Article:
the nannies, a mannie, some hippies and me

I'm not ready to officially call myself a stay-at-home mom, but we've been in Austin now for 30 days, and with no promising job prospects on the horizon it's time for me to lock it up and start doing "things" with the kids during the day (hanging out at the pool doesn't count). And by the way, I'm four months pregnant, so the odds of me finding--and starting--a job before I have to turn around and go on maternity leave are waning by the day.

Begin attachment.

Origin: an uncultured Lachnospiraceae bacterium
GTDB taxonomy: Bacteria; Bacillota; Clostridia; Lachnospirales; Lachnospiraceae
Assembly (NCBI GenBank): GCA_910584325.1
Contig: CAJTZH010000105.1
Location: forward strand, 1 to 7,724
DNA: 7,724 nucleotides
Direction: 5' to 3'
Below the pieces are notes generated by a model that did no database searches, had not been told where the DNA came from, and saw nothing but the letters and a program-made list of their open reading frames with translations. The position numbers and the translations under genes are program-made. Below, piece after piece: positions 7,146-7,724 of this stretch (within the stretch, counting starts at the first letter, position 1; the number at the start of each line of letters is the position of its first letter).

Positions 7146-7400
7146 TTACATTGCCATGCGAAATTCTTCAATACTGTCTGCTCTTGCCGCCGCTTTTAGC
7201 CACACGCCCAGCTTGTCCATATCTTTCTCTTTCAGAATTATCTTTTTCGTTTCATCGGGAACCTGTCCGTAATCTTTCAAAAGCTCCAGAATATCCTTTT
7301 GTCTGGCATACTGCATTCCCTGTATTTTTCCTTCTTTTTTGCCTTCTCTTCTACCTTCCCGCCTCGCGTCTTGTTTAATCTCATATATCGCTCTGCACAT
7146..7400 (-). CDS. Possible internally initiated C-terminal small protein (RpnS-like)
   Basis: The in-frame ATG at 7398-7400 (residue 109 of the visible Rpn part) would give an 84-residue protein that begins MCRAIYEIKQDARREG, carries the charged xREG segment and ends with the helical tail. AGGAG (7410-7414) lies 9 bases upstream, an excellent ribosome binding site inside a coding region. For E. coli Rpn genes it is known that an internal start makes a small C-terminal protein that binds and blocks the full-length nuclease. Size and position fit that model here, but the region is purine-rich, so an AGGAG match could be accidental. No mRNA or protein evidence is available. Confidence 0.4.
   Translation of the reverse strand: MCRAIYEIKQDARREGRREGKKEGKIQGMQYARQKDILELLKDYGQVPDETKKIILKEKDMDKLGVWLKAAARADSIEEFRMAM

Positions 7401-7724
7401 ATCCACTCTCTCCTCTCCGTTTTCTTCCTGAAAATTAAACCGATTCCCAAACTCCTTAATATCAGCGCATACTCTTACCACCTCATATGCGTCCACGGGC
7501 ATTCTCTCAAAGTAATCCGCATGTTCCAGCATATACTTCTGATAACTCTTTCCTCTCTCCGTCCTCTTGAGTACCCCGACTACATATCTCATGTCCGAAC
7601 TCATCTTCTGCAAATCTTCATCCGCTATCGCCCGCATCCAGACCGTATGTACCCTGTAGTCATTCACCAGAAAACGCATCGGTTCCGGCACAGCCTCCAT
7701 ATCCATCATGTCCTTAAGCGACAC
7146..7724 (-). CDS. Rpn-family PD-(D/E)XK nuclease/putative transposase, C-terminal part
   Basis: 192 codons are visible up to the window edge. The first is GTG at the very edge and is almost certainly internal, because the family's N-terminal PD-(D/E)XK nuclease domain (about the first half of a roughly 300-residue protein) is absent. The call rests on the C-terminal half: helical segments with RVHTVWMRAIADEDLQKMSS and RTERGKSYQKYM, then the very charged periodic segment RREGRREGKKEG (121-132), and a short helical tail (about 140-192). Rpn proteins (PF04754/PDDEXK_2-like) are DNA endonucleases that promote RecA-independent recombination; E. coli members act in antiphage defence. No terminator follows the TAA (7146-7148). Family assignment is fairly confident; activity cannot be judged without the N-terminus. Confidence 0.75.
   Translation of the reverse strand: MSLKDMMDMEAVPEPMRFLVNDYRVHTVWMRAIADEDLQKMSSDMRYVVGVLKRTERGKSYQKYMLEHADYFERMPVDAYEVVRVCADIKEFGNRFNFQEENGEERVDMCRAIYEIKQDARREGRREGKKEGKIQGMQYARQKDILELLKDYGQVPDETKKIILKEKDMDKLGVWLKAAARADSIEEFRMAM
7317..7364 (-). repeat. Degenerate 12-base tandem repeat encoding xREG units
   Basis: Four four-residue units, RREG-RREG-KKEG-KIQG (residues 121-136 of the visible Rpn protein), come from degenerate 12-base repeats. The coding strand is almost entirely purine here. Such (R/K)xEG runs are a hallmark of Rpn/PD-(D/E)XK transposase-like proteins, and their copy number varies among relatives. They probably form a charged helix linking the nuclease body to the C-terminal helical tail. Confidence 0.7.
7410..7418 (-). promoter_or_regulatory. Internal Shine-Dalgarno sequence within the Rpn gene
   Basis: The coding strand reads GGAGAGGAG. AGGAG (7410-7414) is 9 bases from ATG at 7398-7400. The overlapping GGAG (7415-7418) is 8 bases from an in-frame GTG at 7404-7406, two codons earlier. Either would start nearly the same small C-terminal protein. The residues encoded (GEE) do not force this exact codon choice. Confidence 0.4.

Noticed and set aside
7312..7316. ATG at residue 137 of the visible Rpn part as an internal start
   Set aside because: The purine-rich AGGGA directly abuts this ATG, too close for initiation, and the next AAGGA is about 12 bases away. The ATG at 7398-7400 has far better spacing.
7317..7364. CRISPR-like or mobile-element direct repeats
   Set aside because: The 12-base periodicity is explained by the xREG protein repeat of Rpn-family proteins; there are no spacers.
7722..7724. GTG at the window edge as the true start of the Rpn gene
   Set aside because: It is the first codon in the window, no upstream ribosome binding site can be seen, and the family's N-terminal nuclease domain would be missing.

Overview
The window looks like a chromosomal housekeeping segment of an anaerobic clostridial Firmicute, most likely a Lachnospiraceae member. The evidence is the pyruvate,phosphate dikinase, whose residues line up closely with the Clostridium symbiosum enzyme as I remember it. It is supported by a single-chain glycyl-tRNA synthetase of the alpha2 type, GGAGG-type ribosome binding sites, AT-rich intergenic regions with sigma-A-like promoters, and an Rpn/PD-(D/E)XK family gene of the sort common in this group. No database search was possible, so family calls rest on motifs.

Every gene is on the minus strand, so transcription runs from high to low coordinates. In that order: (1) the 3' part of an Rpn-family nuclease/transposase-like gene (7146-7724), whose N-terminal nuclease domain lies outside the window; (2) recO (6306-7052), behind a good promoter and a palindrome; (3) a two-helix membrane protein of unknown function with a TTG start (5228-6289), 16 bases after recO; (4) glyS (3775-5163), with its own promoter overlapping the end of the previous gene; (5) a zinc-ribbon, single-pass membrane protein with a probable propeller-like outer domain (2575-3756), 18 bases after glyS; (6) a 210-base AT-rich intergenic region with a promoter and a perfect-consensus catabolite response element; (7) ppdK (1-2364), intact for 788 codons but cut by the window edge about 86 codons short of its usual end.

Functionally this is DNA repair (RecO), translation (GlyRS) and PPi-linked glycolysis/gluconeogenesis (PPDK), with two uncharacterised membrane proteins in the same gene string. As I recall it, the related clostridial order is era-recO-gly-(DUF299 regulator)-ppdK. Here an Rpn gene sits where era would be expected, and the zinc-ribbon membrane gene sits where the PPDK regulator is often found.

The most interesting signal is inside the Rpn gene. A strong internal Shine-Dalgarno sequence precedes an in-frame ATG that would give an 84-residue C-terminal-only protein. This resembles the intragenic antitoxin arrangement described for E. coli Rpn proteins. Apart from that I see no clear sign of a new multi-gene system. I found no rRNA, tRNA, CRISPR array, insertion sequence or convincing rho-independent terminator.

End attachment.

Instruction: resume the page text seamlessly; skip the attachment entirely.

This morning I took a dive into the world of what-to-do-with-your-kids-when-it's-107 degrees-and-you-don't-know-anyone-in-a-new-city. My answer: Book People, an amazing independent book store in Austin that has kids' story time three days a week (plus author visits and book signings and other cool things going on all the time). We got there early so I could be sure we got a seat. I even remembered a sippy cup for Scout and some animal crackers to keep the tantrums at bay. When we got to the second floor theater where the readings take place, I looked around at my peers and saw that I was one mom among several nannies, what was possibly a mannie, and a few youngish hippies who could have been older siblings, babysitters or actual moms (it's hard to tell...). Even though I felt somewhat out of my element at first, I was happy that everyone didn't look the same and several of the kids were barefoot like Scout. Besides, Catcher and Scout enjoyed the stories and it kept us out of the apartment for two hours--what more could you want? Bonus: Whole Foods is next door, so after-story lunchtime there is a win-win way to shave another hour off your day.